UPDATE -- 4:03 p.m.
Law enforcement officials told the New York Times that they have never relied on social media to locate and track suspects so the Facebook check-ins at Standing Rock, North Dakota, have not changed the way they work.
"The Morton County Sheriff's Department is not and does not follow Facebook check-ins for the protest camp or any location. This claim/rumor is absolutely false," the Morton County Sheriff's Department wrote on Facebook.
If you're seeing posts like this all over your timeline, here's why.
What's all this about?
A lot of people have started checking into Standing Rock, N.D. Their goal, according to a viral Facebook post, is to "confuse" the Morton County Sheriff's Department, which has allegedly been using Facebook check-ins to target protesters.
So if you see posts that say "Check into Standing Rock to show solidarity with activists. The sheriffs dept is using check-ins to target activists on the ground, but if we all check in it makes it more difficult" or use the hashtag #nodapl, that's why.
So... does this work?
In short, no.
Anyone can check in by typing a Facebook status and tapping the "check in" field. Facebook doesn't restrict anyone based on their actual location, so anyone can "check in" to Standing Rock from anywhere.
Snopes reports deputies are not using Facebook in any way for the protest, nor do the check-ins matter.,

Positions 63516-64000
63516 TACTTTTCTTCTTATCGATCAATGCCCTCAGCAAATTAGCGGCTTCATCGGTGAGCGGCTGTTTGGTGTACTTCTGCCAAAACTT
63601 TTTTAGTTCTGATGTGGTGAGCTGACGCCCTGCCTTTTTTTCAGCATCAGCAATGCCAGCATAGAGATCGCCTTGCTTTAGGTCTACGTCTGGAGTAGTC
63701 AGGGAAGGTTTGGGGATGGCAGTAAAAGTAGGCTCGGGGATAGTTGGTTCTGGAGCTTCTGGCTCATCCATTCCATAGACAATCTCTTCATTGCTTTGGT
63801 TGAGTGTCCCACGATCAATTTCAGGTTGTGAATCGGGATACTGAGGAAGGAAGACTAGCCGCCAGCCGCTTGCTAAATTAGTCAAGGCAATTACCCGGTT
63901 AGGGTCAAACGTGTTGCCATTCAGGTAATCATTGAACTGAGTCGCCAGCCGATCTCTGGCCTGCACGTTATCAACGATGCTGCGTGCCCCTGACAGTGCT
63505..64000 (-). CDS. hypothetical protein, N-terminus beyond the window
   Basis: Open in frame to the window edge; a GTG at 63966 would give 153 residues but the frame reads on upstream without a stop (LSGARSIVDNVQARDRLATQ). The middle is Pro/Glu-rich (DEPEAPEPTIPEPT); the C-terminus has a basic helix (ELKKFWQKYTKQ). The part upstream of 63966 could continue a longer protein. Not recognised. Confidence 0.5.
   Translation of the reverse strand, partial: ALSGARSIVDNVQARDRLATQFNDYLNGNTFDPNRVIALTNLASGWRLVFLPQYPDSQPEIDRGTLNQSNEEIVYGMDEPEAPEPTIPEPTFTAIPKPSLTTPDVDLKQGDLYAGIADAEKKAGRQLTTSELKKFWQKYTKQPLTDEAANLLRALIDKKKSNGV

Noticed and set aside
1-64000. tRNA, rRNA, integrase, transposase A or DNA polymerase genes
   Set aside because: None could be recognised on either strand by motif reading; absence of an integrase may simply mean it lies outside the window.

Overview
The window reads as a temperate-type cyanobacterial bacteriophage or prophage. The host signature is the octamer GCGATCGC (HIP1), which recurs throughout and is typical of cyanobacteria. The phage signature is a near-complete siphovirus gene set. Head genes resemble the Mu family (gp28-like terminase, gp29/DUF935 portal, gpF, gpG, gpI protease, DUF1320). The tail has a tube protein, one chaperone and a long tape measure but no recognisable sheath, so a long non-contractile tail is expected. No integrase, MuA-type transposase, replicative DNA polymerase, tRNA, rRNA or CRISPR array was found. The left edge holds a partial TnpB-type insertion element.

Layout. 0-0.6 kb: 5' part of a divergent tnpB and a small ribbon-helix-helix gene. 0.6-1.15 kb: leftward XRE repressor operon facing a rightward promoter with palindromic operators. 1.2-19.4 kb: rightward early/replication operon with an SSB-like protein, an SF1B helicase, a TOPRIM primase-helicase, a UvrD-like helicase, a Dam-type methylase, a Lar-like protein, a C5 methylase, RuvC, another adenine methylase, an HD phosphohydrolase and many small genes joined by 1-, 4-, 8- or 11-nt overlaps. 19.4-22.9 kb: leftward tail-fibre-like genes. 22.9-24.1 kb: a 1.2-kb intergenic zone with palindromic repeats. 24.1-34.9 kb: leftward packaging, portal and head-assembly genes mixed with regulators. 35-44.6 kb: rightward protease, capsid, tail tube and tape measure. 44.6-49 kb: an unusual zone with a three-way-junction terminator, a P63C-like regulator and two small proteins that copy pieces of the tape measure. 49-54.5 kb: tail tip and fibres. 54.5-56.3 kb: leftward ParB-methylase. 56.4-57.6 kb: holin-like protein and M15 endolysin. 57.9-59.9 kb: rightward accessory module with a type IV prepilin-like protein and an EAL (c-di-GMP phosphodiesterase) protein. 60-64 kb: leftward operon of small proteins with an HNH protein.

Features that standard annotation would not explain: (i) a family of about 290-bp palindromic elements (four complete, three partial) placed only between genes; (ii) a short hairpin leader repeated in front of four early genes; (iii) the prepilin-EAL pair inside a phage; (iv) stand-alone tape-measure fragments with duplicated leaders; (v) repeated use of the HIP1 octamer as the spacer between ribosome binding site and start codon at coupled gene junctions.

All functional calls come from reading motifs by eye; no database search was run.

It's the thought that counts
Furthermore if police were using geolocation tools to monitor the check-ins, there's no way people could overwhelm their software without using powerful hacking tools like a DDoS attack.
Circa called Morton County Sheriff's Office to comment on this story, but our call was not returned.
Sacred Stone Camp, a protest group, said the check-ins were "a great way to express solidarity.
Hey folks, ✅ in to Standing Rock Indian Reservation on Facebook to throw the Sheriff's Dept. off the scent of protesters ✅'d in there! 👍🤘👌— John DiMaggio (@TheJohnDiMaggio) October 31, 2016
Whether or not this works, it caught on quickly.
This "change your location to Standing Rock on Facebook" thing has all the ingredients of a viral hoax. Thoughts?— wikipedia brown (@eveewing) October 31, 2016
And despite all the enthusiasm, some seemed suspicious.
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